The New York City Ballet’s opening night at the Saratoga Performing Arts Center sparkled in a celebration of its founder, George Balanchine.
The all-Balanchine program on Tuesday night, the start of the company’s all-too-brief, one-week stay, was a nod to the 20th century genius whose vision led to the creation of groundbreaking works and the SPAC stage itself. So here, in the house that Balanchine built, City Ballet indulged the audience in four of his ballets: the pleasant “Raymonda Variations,” the bittersweet “The Steadfast Tin Soldier,” the fierce “Walpurgisnacht Ballet” and the flashy “Who Cares?”
The night began with his version of Glazounov’s “Raymonda Variations,” a pastoral-looking ballet that simmered with vibrancy and mirth. Ashley Bouder, City Ballet’s wunderkind, led the pretty parade of pink-clad ballerinas. She astounded with her solid balance, her fleet pointe work and her dramatic arms that embraced the air. She devoured the space with partner Joaquin de Luz, who looked, at times, like he couldn’t keep up with her tireless verve.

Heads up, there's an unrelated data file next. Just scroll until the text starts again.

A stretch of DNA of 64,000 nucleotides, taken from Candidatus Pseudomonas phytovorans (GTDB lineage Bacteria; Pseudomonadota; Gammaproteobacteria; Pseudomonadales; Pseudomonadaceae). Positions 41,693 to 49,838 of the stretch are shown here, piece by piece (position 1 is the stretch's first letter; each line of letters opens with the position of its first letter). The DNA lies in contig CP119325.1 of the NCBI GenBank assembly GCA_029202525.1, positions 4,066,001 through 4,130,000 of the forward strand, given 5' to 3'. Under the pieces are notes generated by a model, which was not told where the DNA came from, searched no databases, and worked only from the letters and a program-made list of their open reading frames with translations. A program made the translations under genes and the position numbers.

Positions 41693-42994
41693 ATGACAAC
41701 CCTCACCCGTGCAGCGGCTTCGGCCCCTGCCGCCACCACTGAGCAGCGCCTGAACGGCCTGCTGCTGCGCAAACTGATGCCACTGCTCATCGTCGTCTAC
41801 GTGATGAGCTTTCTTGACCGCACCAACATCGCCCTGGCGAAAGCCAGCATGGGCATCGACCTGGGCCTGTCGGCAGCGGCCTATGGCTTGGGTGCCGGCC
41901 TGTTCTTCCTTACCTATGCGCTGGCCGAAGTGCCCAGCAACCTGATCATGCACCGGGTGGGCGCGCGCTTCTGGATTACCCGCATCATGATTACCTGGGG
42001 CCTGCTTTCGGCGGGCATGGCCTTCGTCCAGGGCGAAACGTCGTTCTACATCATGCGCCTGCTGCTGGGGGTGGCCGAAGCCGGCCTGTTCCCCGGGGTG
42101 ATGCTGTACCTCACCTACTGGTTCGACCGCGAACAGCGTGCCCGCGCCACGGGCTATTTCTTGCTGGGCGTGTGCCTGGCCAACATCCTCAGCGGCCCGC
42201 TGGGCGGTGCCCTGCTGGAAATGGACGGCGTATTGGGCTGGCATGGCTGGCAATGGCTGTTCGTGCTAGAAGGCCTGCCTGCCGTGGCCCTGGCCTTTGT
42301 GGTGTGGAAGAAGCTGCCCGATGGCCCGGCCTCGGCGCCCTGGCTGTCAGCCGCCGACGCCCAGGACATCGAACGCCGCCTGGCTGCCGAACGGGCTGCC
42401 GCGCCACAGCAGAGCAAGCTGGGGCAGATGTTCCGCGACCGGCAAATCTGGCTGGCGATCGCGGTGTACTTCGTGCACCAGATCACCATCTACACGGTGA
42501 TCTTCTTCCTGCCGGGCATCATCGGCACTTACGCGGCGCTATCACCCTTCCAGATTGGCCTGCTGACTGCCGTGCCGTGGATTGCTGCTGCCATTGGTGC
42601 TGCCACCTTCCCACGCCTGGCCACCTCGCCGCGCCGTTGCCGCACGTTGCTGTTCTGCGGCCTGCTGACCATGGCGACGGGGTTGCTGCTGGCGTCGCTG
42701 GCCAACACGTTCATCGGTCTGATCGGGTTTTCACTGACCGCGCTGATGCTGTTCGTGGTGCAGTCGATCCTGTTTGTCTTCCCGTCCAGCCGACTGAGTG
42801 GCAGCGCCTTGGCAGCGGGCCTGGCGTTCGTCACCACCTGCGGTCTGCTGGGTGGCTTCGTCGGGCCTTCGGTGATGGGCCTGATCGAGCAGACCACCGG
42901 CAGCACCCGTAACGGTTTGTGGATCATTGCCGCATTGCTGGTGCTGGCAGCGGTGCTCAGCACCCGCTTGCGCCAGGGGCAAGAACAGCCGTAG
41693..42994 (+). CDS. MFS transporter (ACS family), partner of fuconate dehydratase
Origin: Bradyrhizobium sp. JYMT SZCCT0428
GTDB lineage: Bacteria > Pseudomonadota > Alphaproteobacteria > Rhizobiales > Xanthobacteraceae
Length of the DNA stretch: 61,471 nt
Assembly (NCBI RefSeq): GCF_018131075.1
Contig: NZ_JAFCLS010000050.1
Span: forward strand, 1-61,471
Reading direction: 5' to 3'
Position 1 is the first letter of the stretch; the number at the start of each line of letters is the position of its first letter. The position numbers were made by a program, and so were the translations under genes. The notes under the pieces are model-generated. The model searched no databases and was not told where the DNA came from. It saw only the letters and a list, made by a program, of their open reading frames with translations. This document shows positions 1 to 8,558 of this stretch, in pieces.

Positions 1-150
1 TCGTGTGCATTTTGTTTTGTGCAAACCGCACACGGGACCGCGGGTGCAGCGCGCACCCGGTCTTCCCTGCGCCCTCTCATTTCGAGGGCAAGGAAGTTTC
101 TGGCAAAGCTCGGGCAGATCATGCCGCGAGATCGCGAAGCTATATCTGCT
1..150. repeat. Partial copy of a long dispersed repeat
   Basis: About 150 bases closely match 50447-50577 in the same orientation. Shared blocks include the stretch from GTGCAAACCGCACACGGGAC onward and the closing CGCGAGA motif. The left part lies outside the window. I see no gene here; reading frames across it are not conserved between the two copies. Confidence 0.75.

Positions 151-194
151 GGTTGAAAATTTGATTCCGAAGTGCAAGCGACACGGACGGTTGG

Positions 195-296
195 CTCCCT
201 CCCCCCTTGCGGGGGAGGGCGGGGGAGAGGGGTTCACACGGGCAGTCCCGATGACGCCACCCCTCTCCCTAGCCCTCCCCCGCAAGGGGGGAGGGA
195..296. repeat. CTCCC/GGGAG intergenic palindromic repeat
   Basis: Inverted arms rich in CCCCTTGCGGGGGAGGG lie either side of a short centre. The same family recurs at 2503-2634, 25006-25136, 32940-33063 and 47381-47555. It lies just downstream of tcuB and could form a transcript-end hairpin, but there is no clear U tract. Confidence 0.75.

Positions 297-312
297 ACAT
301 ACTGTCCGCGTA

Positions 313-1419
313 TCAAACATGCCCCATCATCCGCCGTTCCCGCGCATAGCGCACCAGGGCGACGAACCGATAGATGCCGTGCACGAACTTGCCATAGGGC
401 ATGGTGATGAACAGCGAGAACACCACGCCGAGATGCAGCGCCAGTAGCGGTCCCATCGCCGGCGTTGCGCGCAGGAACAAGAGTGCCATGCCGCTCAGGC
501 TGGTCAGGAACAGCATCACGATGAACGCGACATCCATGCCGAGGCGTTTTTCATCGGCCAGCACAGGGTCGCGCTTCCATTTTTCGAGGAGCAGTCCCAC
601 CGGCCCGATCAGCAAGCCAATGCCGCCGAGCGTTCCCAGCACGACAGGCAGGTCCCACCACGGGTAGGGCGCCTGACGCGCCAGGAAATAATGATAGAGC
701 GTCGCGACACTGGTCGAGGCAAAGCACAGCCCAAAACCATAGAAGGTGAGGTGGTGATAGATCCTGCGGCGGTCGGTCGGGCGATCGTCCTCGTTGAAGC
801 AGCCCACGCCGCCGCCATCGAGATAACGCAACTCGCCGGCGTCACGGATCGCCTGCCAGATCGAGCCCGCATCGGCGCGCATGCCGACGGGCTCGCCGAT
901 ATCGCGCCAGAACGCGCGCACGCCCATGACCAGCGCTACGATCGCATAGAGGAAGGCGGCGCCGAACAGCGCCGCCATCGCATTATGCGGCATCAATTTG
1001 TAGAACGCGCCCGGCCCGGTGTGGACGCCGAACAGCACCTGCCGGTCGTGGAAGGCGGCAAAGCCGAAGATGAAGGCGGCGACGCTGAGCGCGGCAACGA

Equally energetic was Daniel Ulbricht, appropriately cast in the title role in “The Steadfast Tin Soldier.” In this little Bizet-inspired narrative, the soldier gave his heart, literally, to a dainty doll, danced with sugary sweetness by Erica Pereira. Ulbricht was a perfect gentleman as the marching, saluting and bowing cavalier, while Pereira was the coy but wobbly figurine who blew kisses and ultimately fell in the fire.
Balanchine’s homage to the wild side came in his “Walpurgisnacht Ballet,” a lavender-colored storm to the forceful music of Gounod. Maria Kowroski, Lauren Lovette and Ask LaCour laid the subtle undertones to the corps de ballet, which rushed on and off the stage as if possessed. Kowroski and Lovette were divine to watch as both performed with a luxurious suppleness. Though the stately LaCour had a smaller part, he exuded his usual dutiful princely charm.
“Who Cares?,” Balanchine’s send-up to George Gershwin, topped off the night with flair. Tiler Peck and Robert Fairchild were especially marvelous in “The Man I Love.” They drew apart but were invariably drawn back to each other like metal to a magnet. And the lifts, over and around Fairchild’s back, were nailed with precision and dash.
Throughout the evening, the New York City Ballet Orchestra, under the batons of Andrews Sill and Clothilde Otranto, played with panache. The musicians were as inspired as the dancers in this exhilarating opening night.
New York City Ballet will dance through July 12 at SPAC.